David Cameron is being bombarded from all sides as he prepares to deliver his speech on Britain's place in the European Union.
Tory factions, coalition ministers and business leaders have heaped pressure on the Prime Minister ahead of his key address in Amsterdam on Friday.
The Lib Dem Business Secretary Vince Cable will later warn Mr Cameron not to take a "dangerous gamble" with the national interest.
Meanwhile, Tory MPs on both sides of the debate are pressing their case - with one group warning Britain is better off in the EU but a second publishing a paper questioning whether it is worth it.
Former defence secretary Liam Fox upped the ante by suggesting that Mr Cameron had the chance to settle the "European question in Britain for a generation".
"Clarity, courage and conviction will be needed and the road will not be easy, but the rewards could be truly historic," he wrote on the ConservativeHome website.
A third group of Conservative backbenchers has already released a blueprint for a renegotiated membership, which was backed by Foreign Secretary William Hague.
Eurosceptics in the City have also weighed in, calling on Mr Cameron to offer Britain a "clear choice" over its membership.
Labour leader Ed Miliband claimed that the Prime Minister risks taking the country to "the edge of an economic cliff" by creating uncertainty.
Mr Cameron has already dismissed calls for an immediate in/out popular vote but is expected to announce plans for a referendum on a "fresh settlement" with Brussels in the next parliament.
But Mr Cable says any effort to negotiate large-scale exits from existing EU powers would make it "next to impossible" to safeguard Britain's best interests in the single market.
And he will draw a direct link between the present debate and the surge in popularity for the UK Independence Party (UKIP) with immigration and the risks of 1930s-style nationalism.
Addressing businessmen in Oxfordshire, he will say: "Any reopening of the whole question of British membership creates additional uncertainty at a time when there is already fragile economic confidence in the wake of the financial crisis.
"This is a terrible time to have the diversion and uncertainty which the build up to a referendum would entail.
"At a time of extreme fragility in business confidence, such uncertainty would add to the sense of unresolved crisis and weaken Britain's ability to deliver more reform inside the EU."
Mr Cable will recognise the scope for "far-reaching reform" in Brussels and the need to address a "democratic deficit of popular disenchantment" about EU membership.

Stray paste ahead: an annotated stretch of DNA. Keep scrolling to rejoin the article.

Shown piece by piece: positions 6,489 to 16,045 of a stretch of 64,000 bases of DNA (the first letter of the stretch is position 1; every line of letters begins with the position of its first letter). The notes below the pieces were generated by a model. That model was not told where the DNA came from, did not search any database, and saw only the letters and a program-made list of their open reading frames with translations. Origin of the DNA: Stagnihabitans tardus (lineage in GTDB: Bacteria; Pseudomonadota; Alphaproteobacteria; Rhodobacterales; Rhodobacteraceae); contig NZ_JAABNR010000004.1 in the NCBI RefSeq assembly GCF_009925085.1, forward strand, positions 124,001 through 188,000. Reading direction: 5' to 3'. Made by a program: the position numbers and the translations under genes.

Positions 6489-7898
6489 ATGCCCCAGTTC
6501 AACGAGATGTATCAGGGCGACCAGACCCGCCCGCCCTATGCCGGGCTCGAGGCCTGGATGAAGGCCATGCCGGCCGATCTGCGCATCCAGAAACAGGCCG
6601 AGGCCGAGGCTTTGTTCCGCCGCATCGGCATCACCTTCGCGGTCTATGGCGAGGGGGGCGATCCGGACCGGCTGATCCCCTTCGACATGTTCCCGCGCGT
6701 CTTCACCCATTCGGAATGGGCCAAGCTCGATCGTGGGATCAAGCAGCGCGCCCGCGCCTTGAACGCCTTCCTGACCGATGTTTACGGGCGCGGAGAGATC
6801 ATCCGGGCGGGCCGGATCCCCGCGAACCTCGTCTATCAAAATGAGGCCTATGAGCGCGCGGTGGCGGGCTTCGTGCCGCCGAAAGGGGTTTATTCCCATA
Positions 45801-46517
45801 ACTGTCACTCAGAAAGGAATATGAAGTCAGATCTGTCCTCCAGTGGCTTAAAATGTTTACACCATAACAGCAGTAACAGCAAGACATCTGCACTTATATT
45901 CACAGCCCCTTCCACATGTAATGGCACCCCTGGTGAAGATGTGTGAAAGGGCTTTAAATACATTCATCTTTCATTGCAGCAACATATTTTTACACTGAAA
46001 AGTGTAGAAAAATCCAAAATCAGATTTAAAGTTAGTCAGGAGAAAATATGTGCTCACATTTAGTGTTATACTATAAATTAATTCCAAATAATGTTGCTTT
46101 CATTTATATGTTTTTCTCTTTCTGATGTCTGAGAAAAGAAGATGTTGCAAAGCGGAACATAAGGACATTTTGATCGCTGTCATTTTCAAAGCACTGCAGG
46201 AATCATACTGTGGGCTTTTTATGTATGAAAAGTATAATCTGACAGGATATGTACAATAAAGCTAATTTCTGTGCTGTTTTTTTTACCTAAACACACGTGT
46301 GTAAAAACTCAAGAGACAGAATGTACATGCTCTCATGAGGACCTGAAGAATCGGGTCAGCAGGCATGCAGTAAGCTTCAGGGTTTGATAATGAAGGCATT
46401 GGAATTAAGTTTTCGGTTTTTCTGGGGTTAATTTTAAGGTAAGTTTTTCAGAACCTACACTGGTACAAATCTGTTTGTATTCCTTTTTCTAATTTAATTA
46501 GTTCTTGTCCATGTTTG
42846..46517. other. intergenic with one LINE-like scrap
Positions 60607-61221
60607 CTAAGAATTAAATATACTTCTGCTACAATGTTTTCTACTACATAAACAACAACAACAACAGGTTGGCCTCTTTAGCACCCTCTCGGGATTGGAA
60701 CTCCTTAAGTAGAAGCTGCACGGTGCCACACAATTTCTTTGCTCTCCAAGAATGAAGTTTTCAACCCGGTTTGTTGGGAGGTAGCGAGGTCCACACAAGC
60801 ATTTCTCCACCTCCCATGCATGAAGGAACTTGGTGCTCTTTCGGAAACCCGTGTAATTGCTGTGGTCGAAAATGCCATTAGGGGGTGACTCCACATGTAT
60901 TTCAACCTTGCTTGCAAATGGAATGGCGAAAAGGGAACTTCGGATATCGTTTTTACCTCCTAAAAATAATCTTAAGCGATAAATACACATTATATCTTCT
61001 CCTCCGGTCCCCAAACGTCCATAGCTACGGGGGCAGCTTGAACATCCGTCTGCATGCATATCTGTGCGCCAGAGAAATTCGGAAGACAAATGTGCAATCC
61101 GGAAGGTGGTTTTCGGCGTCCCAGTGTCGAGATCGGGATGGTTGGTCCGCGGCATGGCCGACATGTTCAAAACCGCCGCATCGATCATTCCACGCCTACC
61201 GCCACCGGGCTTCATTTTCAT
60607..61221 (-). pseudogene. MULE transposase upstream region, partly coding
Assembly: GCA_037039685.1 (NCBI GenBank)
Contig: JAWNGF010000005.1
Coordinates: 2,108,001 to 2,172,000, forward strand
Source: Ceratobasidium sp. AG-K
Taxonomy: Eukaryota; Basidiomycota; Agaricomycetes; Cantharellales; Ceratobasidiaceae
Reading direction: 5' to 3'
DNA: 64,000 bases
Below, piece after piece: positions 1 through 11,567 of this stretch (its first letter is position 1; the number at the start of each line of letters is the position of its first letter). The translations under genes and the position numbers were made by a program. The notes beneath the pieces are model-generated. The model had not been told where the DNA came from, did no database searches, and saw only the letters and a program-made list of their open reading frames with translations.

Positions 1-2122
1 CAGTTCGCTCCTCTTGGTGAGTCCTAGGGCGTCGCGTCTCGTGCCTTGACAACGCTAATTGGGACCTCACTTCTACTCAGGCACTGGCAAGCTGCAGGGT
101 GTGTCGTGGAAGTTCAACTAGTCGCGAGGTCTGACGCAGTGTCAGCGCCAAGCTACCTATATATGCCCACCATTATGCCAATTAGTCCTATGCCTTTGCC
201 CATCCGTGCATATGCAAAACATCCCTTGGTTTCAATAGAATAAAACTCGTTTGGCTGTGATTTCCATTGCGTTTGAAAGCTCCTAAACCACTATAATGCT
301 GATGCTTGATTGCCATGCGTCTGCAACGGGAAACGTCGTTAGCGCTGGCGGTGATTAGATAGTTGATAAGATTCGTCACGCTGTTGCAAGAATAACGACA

And he will accept there is an argument for a referendum to "lance the boil" of misconceptions about the EU - arguing the Government has already legislated for one in set circumstances.
But he will add: "It will be difficult enough to safeguard UK national interests in the single market in an environment where the UK stands aside from closer economic and political integration in the eurozone.
"It could become next to impossible if the UK is simultaneously seeking to disengage from substantial existing commitments, especially if we are perceived to be blocking closer integration in projects we are not part of.
"The eurosceptic calculation is that British permission is necessary for closer integration - via treaty change - and that this permission can be traded for the negotiating objectives.
"That seems to me a dangerous gamble to make. There are many in Europe, notably in France, who would be happy to see the back of the UK - whatever that may mean in practice - and even the UK's allies on market reform - notably Germany - have limited political capital to spend getting a more favourable arrangement for the UK.
"Others are understandably concerned that special treatment for Britain could lead to a host of other demands by member states with specific problems and risk paralysis."
Mr Cable will say it is right for the Government to look at the balance of power but will insist this process if not helped "by threats to walk out when we don't get our way".
The Business Secretary will appeal to Tory coalition colleagues, most of whom he says are part of the "pragmatic, semi-detached, majority" on the issue.
Some Tory concern centres on the threat posed by Ukip attracting away eurosceptic voters from the party as it seeks an overall majority at the 2015 general election.
"The EU arguments are also linked in the public mind - and support for the Ukip - with a separate but related issue: immigration," Mr Cable will say.
"Our historical experience of economic crises...is that the distress triggers nationalism and other expressions of identity.
"We are a long way from the destructive conflicts of the 1930s but much damage could still be done."
Mr Miliband, speaking on Thursday morning, warned: "Putting up a big flag saying 'Exit, Britain's about to get out' - is that a good negotiating strategy? I have to say that I think it is a hopeless negotiating strategy."
But the Labour leader repeatedly refused to rule out staging a referendum if he won power and made clear he would not repeal the lock requiring any fresh transfer of power is put to the vote.
And he too suggested he would try to repatriate some powers from Brussels on issues like regional and industrial policy.
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